Samsung releases a blog post today offering more insight on how the phone maker was able to put 960fps Super Slo-mo into the Galaxy S9 and what difference it has over the Galaxy Note8’s camera to make it possible.
First off, the Samsung Galaxy S9 and S9+ can record 960 fps for 0.2 seconds. This is stretched out to playback over six seconds and is 32 times slower than normal video recording. Samsung also threw in GIF exporting, reverse, and swing options to share your creations.
Of course, the issue that Samsung faced was that modern CMOS sensors capture light sequentially, which results in distortion in much higher frame rates. Samsung’s goal was to “create a CMOS sensor that would be fast enough to reduce the distortion problems, counter camera shake, and give users the power to explore completely new features.”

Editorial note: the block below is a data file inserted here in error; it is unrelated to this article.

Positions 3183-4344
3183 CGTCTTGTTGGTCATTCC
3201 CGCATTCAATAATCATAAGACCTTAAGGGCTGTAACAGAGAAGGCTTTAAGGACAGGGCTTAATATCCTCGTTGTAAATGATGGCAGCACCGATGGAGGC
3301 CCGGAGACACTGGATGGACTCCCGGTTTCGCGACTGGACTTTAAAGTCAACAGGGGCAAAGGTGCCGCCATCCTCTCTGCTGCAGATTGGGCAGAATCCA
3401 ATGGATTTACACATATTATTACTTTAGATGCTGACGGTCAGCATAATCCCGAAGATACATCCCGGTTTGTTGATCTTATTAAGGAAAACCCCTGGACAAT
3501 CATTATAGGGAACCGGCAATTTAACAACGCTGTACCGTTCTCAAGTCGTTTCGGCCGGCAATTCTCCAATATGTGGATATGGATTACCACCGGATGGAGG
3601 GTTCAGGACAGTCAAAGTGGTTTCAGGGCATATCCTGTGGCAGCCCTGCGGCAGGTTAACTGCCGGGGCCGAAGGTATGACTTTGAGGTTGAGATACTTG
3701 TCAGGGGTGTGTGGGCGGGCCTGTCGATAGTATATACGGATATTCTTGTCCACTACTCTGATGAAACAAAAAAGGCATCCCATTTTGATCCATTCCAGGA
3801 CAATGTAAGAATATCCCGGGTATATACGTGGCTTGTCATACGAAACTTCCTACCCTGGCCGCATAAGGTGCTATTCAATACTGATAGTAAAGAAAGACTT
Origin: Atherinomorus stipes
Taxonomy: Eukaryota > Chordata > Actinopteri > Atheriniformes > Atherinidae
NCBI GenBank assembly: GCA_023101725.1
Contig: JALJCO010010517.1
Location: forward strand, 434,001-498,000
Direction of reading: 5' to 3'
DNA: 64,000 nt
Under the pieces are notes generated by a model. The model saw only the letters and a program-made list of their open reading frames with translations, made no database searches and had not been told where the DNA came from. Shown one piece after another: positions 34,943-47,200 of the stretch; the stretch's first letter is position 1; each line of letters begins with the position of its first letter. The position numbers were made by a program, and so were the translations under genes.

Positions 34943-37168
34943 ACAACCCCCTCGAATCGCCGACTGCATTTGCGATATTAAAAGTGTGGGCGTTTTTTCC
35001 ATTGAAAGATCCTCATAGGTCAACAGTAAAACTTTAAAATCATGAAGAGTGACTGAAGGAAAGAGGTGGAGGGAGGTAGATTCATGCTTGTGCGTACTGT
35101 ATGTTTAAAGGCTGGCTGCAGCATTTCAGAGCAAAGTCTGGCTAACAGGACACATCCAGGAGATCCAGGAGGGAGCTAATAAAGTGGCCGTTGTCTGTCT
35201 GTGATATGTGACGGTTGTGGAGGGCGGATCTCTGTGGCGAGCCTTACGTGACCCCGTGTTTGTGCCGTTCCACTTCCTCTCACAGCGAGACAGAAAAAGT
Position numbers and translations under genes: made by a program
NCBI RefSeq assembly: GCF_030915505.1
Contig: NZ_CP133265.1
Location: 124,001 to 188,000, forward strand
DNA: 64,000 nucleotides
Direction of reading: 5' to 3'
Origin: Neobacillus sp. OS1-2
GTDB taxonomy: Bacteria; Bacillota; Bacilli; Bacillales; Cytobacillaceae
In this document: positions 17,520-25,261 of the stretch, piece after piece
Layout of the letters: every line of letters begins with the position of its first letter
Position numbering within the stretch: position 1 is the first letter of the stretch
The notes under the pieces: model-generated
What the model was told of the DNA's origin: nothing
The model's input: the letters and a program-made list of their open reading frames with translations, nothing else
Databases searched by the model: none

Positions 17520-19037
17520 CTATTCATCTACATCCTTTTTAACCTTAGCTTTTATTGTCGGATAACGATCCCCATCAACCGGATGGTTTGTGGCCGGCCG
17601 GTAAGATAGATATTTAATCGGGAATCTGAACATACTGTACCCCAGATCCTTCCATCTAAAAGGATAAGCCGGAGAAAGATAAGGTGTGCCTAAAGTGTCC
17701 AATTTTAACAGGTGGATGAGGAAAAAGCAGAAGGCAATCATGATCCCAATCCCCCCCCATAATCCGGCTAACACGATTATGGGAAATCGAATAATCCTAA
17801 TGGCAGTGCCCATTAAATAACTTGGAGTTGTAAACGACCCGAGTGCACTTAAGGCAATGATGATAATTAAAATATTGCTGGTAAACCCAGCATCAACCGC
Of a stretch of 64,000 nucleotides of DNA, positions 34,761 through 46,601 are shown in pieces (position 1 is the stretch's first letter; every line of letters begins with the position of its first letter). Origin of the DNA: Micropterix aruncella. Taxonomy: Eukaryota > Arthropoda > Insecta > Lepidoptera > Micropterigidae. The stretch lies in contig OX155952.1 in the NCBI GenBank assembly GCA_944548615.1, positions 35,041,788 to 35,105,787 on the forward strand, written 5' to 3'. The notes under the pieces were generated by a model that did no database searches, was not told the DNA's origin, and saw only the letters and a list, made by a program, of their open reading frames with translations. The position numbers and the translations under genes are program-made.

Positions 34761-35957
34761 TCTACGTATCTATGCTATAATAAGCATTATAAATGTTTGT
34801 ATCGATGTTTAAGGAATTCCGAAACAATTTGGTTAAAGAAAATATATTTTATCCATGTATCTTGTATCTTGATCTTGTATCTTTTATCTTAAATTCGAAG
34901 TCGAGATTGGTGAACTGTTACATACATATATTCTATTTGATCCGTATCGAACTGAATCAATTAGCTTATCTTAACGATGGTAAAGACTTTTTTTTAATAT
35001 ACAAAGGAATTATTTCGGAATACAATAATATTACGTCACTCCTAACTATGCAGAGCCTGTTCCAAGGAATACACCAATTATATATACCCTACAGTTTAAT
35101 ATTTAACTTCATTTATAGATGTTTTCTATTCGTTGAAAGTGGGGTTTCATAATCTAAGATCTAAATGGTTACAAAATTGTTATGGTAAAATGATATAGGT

Samsung engineers needed to figure out how to make a sensor that would process images quickly enough to “slow down time”. The image sensor from the Note8 would need to be four times quicker for this to work. To handle higher frame rates, more bandwidth was needed for both the image sensor outputs and the video processing.
For this, Samsung came up with the three-layer image stack, which is comprised of the CMOS sensor, a faster readout circuit, and dedicated DRAM memory to process buttery smooth slow-motion.
The Ultimate goal is to develop a camera that always produces the best pictures for all users without tinkering with settings, allowing them to take photos and videos that satisfy their needs, - Junmo Kim, Samsung Mobile Communications Business Team member
In case you missed it, Sony invented it AND made it work LONG before Samsung did. They weren't selfish, they didn't patent it in a way that they would get paid every time. And, if anything, Samsung copied Nokia by putting a camera on a phone.
I can explain it wait!! because Sony did it.
That half-baked stacked Dram sensor from Samsung can't do Perdictive Capture, this feature is very useful as a handy camera and Samsung still don't know how to do it.